Hilary and Jackie

** *1/2 Stars
(US 1998)


Starring:
Emily Watson, Rachel Griffiths, David Morrissey, James Frain

Directed by: Anand Tucker

Writing credits: Frank Cottrell Boyce

October Films * 120 minutes

If Emily Watson, Meryl Streep, and Susan Sarandon all receive Oscar nods this year, it will be a sure sign that all actresses must die movie-star deaths in order to be taken seriously. The latest entry in this disturbing parade of the doomed is first-time feature director Anand Tucker's HILARY AND JACKIE, which features a knockout performance by Emily Watson (BREAKING THE WAVES, THE BOXER) as renowned cellist Jacqueline DuPré. This is one of those movies that stays in your head days after it has outstayed its welcome -- it's that powerful, that depressing -- and that good.

HILARY AND JACKIE is based on Hilary DuPré's book (written with brother Piers) A Genius in the Family, and as such, is by definition a biased account of the relationship between a somewhat talented flutist (Hilary) and her younger, more attractive, and ultimately more successful sister (Jacqueline). The story of the two musician sisters is one of a relationship that is both close and adversarial, and therefore emblematic of the conflicts that characterize the interactions between many pairs of sisters.

Hilary DuPré is portrayed as a rising young musician when her younger sister Jacqueline eclipses her achievements and goes on to become the toast of classical music fans all over Europe. Seemingly living a charmed life, including critical acclaim, international travel, and a musical marriage to classical pianist Daniel Barenboim (played hunkily, yet sensitively by James Frain as an Exotic Jewish Genius); she is shown as profoundly ambivalent about her career. She experiences a breakdown which appears to have been related to her contracting multiple sclerosis, which ended her career at age 28, which she battled until her death in 1987 at age 42.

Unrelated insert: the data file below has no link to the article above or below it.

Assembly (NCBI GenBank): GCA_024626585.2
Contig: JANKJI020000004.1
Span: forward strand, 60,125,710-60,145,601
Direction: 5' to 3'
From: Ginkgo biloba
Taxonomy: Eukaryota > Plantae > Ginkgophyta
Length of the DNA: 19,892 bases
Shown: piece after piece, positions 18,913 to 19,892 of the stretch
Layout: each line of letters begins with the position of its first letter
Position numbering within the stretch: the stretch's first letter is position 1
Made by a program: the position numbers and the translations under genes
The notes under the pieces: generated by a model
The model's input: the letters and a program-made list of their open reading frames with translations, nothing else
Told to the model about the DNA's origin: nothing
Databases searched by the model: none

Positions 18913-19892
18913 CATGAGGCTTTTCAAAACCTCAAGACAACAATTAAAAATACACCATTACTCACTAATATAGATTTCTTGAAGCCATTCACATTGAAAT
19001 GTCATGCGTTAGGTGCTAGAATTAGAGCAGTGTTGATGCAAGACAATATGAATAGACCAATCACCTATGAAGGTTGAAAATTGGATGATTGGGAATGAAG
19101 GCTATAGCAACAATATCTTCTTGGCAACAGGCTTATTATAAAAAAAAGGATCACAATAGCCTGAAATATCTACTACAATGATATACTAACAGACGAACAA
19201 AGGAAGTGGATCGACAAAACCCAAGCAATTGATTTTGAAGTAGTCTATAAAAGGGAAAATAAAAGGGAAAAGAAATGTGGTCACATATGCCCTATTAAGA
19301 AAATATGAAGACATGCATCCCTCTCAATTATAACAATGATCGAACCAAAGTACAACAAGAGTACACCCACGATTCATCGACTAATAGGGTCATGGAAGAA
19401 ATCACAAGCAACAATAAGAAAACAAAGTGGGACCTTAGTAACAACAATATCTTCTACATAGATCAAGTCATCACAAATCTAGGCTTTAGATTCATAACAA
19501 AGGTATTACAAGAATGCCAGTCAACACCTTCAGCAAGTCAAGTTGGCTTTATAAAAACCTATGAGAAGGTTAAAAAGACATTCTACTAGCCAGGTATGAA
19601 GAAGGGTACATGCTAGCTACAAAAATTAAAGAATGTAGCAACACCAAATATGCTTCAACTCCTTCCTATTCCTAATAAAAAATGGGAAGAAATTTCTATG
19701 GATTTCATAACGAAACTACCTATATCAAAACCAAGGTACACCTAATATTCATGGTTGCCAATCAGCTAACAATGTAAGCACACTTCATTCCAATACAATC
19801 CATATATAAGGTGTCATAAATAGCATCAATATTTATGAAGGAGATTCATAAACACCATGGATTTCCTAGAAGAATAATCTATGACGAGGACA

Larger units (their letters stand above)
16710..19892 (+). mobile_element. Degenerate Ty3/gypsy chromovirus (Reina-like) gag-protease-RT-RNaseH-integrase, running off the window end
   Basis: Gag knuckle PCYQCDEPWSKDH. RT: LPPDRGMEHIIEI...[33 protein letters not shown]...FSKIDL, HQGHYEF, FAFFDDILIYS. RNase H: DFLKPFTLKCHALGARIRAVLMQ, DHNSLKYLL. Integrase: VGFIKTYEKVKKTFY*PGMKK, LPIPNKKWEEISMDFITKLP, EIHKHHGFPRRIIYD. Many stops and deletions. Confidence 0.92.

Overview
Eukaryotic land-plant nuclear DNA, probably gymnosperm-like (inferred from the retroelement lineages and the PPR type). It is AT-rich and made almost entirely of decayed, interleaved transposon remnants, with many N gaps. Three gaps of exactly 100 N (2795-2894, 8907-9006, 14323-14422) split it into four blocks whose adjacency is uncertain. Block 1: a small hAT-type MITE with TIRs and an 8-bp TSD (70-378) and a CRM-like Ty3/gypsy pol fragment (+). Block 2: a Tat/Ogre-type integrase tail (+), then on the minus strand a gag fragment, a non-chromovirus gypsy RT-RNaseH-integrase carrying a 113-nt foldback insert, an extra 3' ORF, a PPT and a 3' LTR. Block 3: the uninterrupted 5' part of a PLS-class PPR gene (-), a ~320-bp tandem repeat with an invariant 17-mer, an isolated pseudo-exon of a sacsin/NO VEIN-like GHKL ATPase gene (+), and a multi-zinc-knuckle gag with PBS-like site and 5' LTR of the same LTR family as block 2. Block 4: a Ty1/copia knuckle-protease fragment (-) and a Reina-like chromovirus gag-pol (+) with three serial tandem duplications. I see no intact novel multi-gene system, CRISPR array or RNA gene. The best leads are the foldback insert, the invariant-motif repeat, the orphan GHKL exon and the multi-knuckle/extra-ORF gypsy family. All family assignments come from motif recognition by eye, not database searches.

Because Jacqueline is not here to write her own story, we rely totally on Hilary's point of view, and therefore she is portrayed at the selfless mother and sister and her husband Kiffer Finzi (David Morrissey) is handsome, charming, boyishly adorable, and perfect. Jacqueline is selfish, bitchy, and unsympathetic, until multiple sclerosis ravages her talent, and then her life. In a sequence played slightly differently in the two point-of-view segments, the ascendant Jackie deflates her sister with a comment so withering that this viewer winced both times. In the "Hilary" segment of the film, the onset of her illness is portrayed as more a descent into madness, while in the "Jackie" section it is more harrowingly portrayed in the first person as first a loss of ability to play -- in the middle of a concert, then as the fog characteristic of MS patients, and finally as complete disability and death, presented harrowingly and hauntingly by cinematographer David Johnson.

An unexpected treat in the film is the all-too-brief appearance (her first in twenty-five years) of Nyree Dawn Porter, (familiar to Masterpiece Theatre veteran viewers as Irene in 1968's THE FORSYTE SAGA), as Dame Margot Fonteyn. In fact, one of the film's most disturbing sequences shows her blithely hosting one of those horribly artsy parties, while Jacqueline lies, dying and writhing uncontrollably, in a darkened back room.

The film is rounded out by a powerful score by Barrington Pheloung, punctuated by actual Jacqueline DuPre recordings of music from Elgar, Bach, and Dvorak.

HILARY AND JACKIE provides no uplifting moments, no happy endings, no Important Messages, but it is an affectingly told rendition of a heartbreakingly sad story.

HILARY AND JACKIE  official site


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